design in terms of human usability

Aims: To compare various user interfaces and evaluate their design in terms of human usability

Background: User interfaces are becoming increasingly more important as the world conducts a web- based conversation with itself, along with the continuing computerization of products and facilities. When interfaces are situated in safety-critical contexts, their design and usability can be a matter of life and death: consider the fatalities associated with the Therac-25 radiation therapy machine. The USA Gore-Bush presidential campaign in 2000 was significantly disrupted by voter confusion over the computerized butterfly ballot design. Other classic interface issues include users mistaking their CD-ROM tray for a cupholder, or looking for the “any key”. In terms of e-commerce, companies invest in the design of customer web-sites with consideration to visual appeal and usability. Current directions for interface applications include mobile, wearable and ubiquitous computing.

HCI issues include: colour theory; human perception; haptic/tactile technology; gender / age /cultural / special needs issues; speech recognition / generation; graphic design; cognitive issues such as memory, learning and problem solving; design of fonts; navigation; feedback to the user; usability; aesthetics; ethical issues; and interface problems.

For this project the student will design and implement at least 3 different software interfaces (just focussing on the interface) – for instance a web-page/site, a data-base, an interactive sketch tool, a distance learning facility, or a GUI. A more challenging goal is to implement a mobile interface such as for the Android operating system for touchscreen devices.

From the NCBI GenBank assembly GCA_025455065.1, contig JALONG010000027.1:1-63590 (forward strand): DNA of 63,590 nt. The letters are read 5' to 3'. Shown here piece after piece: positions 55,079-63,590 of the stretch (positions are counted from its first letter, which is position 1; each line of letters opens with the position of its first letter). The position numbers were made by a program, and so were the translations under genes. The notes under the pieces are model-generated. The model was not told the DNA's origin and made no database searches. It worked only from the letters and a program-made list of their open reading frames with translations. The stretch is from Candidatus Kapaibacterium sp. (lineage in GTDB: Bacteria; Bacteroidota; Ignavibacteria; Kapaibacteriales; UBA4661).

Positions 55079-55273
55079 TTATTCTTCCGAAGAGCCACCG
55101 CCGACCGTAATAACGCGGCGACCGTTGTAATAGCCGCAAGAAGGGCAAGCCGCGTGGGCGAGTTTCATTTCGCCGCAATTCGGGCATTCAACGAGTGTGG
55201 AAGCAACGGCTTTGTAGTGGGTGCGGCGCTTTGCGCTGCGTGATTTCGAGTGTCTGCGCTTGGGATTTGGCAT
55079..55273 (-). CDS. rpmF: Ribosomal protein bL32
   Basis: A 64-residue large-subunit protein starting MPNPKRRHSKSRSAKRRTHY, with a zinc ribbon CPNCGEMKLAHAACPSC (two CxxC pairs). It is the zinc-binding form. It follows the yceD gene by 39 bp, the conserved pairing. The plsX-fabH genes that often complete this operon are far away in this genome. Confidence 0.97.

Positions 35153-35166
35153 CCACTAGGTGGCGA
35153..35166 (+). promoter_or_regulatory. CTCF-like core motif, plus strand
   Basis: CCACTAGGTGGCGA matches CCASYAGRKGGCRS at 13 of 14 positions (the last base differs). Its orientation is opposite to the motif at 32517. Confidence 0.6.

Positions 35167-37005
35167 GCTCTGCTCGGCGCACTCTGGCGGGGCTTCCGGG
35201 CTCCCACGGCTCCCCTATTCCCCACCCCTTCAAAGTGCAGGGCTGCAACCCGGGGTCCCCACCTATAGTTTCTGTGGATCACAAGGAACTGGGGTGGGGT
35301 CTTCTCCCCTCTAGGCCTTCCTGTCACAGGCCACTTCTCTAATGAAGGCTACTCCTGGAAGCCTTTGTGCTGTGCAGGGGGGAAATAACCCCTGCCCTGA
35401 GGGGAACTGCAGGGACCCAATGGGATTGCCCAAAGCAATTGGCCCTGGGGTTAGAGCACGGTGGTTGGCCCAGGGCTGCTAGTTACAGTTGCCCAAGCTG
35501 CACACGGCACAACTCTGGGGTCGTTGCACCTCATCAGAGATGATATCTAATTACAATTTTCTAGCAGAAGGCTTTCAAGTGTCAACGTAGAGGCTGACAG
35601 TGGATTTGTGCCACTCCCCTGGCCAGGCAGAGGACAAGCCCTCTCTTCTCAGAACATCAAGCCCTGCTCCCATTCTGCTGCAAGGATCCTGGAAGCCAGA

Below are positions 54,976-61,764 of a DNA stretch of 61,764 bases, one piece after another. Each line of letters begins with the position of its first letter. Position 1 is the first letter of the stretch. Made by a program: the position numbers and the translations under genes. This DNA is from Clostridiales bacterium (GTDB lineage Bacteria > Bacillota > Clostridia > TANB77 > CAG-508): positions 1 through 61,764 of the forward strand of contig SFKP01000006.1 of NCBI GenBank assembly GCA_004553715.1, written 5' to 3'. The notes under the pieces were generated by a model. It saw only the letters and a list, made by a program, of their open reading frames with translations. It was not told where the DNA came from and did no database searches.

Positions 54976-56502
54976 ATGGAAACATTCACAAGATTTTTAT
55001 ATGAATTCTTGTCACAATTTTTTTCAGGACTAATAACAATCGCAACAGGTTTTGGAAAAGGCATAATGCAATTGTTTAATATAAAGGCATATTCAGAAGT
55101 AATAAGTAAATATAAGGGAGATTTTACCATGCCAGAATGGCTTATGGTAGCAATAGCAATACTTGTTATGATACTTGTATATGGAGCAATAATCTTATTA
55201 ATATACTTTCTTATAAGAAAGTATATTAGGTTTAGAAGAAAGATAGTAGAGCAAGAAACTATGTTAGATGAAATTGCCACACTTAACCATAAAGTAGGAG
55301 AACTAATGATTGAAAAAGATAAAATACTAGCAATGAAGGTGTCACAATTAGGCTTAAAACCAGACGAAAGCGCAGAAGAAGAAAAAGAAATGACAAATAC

The report will comprise a comprehensive survey on HCI discussing both software and hardware interfaces. In particular, the software interfaces implemented by the student will be evaluated in the report in terms of HCI principles.

This project is not based on any of your courses, therefore some HCI material will be provided.

Early Deliverables

  1. A text-based (non-interactive) monochrome web-page
  2. A colourful web-site including images and navigation
  3. GUI built with buttons etc.
  4. Report: about 15 pages including sketches of designs.

Final Deliverables

  1. Design and implement a more advanced interface(s)
  2. Complete report
  3. The programs must have an object-oriented design, using modern software engineering principles.
  4. The report will describe the software engineering processes involved in generating your software.
  5. The report will include comparisons of interfaces with a discussion of their meanings.
  6. The report will include a User Manual.

Prerequisites: Interaction Design module (PC3001)